This should be an interesting week for Japanese worried about the country's economy and burdened by the weight of a strong yen that some believe is holding back an export led economic recovery.  And that, according to some analysts, may be the problem.  They believe Japan's economy is in trouble because of a lack of domestic demand.  The analysts say weakening the currency to boost exports is just seeking an easy way out.  Trying to boost domestic demand may be the goal of the government's plan for another stimulus package, but Japan strategist at Bank of Tokyo-Mitsubishi UFJ, Naomi Fink told Bloomberg News, that it isn't likely to work.  She says it's a small stimulus package, under one trillion yen, and there's no good reason it will succeed when an earlier 23 trillion yen package didn't.  She adds that what's needed is a "larger collaboration between the government and the bureaucracy to think of ways to revitalize Japan's economy."  

This smaller stimulus and other efforts to boost the economy and weaken the yen comes amid a political battle for leadership of the ruling Democratic Party of Japan.  The current Prime Minister Naoto Kan is being challenged for party leadership by Ichiro Ozawa, who heads the largest faction in the party.  Public opinion polls in Japan show Mr. Kan favored to continue to lead the party, but political analysts point out that Mr. Ozawa has a slight advantage because of his large following within the party.  It could be a tight race with the winner getting the nod as Prime Minister.  It also could be another quick change in leadership that analyst Naomi Fink says is not a good thing.   She says if there is a change in leadership, then the government "may have to start from square one" in forming a plan to get the economy back on track.  She says "perhaps these frequent changes in leadership are really what are preventing a semblance of reform."  She adds that political stability is probably needed for someone to lead and champion any reform.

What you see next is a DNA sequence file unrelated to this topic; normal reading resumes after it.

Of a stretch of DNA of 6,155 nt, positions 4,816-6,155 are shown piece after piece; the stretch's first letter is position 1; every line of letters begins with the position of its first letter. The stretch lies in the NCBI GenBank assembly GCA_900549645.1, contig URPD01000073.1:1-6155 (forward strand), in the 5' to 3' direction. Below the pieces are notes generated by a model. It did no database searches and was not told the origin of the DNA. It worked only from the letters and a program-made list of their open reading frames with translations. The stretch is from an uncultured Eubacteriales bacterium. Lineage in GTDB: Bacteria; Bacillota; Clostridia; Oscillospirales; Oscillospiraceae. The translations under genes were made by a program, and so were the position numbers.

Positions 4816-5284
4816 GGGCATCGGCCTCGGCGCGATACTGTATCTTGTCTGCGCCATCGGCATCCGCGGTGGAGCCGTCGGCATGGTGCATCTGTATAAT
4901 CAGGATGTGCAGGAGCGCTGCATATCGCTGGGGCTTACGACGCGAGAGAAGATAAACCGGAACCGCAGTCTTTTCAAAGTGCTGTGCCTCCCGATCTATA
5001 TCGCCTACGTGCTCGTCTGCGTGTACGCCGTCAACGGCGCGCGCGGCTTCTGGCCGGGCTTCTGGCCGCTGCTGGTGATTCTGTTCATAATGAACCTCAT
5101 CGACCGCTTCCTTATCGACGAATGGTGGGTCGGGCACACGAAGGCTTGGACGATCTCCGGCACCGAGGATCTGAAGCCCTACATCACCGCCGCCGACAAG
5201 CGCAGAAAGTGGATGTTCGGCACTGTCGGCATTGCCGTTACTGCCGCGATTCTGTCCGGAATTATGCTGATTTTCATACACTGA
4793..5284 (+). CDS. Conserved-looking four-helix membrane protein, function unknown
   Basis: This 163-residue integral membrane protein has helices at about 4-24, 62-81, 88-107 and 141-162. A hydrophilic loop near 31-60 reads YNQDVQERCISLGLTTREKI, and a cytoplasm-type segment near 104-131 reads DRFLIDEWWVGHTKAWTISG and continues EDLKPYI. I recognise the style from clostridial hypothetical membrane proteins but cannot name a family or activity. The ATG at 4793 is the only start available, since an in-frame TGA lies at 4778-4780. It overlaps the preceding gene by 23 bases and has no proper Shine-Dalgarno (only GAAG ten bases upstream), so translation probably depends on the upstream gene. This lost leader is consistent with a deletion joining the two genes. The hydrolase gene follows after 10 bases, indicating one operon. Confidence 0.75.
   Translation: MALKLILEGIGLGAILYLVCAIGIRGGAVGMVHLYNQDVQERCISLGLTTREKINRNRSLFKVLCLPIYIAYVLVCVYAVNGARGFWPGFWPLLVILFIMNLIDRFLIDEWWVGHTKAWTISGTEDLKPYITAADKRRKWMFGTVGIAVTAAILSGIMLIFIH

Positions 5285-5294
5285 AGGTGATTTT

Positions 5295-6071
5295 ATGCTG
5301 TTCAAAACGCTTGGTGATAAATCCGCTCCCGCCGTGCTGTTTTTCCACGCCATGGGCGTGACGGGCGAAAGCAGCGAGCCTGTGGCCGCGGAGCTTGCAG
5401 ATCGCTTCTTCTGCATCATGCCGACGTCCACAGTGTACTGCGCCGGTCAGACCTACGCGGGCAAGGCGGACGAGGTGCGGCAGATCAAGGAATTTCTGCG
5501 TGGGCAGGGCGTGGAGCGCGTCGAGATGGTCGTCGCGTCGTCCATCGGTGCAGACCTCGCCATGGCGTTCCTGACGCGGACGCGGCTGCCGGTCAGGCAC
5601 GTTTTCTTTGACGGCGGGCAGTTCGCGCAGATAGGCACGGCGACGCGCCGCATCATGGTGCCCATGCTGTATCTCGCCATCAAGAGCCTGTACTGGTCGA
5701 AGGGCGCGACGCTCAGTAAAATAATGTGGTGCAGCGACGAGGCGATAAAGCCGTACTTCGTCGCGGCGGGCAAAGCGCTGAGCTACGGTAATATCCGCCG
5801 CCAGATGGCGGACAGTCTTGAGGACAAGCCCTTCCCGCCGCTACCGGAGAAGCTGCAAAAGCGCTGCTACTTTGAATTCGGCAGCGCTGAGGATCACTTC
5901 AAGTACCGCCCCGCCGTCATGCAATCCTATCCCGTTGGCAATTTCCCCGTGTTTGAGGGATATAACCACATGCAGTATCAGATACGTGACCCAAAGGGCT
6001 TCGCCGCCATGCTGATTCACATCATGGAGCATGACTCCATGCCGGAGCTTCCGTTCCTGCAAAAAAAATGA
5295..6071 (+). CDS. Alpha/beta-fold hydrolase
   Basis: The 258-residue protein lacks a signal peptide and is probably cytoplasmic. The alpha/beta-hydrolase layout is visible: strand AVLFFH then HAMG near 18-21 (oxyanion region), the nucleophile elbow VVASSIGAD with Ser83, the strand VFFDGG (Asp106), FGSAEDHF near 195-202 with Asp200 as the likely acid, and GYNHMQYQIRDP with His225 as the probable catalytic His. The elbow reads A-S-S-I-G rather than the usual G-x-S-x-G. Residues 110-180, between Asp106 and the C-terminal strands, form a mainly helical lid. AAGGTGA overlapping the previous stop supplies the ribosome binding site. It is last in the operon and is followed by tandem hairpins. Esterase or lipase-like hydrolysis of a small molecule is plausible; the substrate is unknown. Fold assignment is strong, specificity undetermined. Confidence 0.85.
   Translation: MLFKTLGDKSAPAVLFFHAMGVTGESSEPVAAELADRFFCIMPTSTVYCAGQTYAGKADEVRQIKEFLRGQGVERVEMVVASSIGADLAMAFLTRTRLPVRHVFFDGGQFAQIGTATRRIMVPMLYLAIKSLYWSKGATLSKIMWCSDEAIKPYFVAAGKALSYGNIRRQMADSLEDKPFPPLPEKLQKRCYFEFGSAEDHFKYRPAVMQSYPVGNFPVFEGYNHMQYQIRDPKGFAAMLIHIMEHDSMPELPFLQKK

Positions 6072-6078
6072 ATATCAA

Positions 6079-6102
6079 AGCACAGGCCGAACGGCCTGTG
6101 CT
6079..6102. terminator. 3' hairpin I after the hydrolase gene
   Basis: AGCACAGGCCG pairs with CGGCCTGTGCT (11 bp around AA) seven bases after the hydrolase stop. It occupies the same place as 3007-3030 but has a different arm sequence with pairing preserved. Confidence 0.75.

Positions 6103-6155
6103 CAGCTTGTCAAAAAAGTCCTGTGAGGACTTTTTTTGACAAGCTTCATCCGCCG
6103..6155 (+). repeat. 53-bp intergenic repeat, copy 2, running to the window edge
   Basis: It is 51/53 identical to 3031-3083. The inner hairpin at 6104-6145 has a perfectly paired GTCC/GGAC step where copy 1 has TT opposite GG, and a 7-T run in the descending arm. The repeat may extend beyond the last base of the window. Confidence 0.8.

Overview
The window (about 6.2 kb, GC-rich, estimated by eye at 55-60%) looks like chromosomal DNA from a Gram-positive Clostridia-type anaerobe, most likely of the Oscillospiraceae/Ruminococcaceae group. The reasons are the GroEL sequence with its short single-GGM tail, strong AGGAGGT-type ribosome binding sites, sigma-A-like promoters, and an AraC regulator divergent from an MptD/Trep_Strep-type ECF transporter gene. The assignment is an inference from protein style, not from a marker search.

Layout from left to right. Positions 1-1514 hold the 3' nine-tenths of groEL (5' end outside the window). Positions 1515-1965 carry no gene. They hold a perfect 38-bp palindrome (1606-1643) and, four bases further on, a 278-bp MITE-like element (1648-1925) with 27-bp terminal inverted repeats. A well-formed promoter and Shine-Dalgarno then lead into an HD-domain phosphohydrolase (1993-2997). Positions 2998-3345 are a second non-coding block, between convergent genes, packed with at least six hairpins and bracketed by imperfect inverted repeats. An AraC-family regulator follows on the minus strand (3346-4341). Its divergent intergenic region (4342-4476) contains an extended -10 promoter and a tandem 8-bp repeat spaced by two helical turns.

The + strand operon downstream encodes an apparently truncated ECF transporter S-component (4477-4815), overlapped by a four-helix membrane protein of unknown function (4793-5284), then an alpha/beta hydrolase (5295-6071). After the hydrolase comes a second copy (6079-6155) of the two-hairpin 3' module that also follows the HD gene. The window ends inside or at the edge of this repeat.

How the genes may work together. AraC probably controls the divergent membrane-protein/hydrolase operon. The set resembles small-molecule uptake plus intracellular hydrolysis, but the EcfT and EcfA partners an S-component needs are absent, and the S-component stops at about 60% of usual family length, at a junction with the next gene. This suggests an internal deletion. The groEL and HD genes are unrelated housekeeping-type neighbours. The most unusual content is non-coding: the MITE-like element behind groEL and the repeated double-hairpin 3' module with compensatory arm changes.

The Bank of Japan-Mitsubishi-UFJ strategist points out that the last time there was any reform was when Junichiro Koizumi was prime minister for more than five years.  Since he stepped down in 2006, no prime minister has stayed in office more than one year.  So, the party vote on September 14th will be watched closely for just where Japan's efforts to boost its economy will be headed and what path it may take.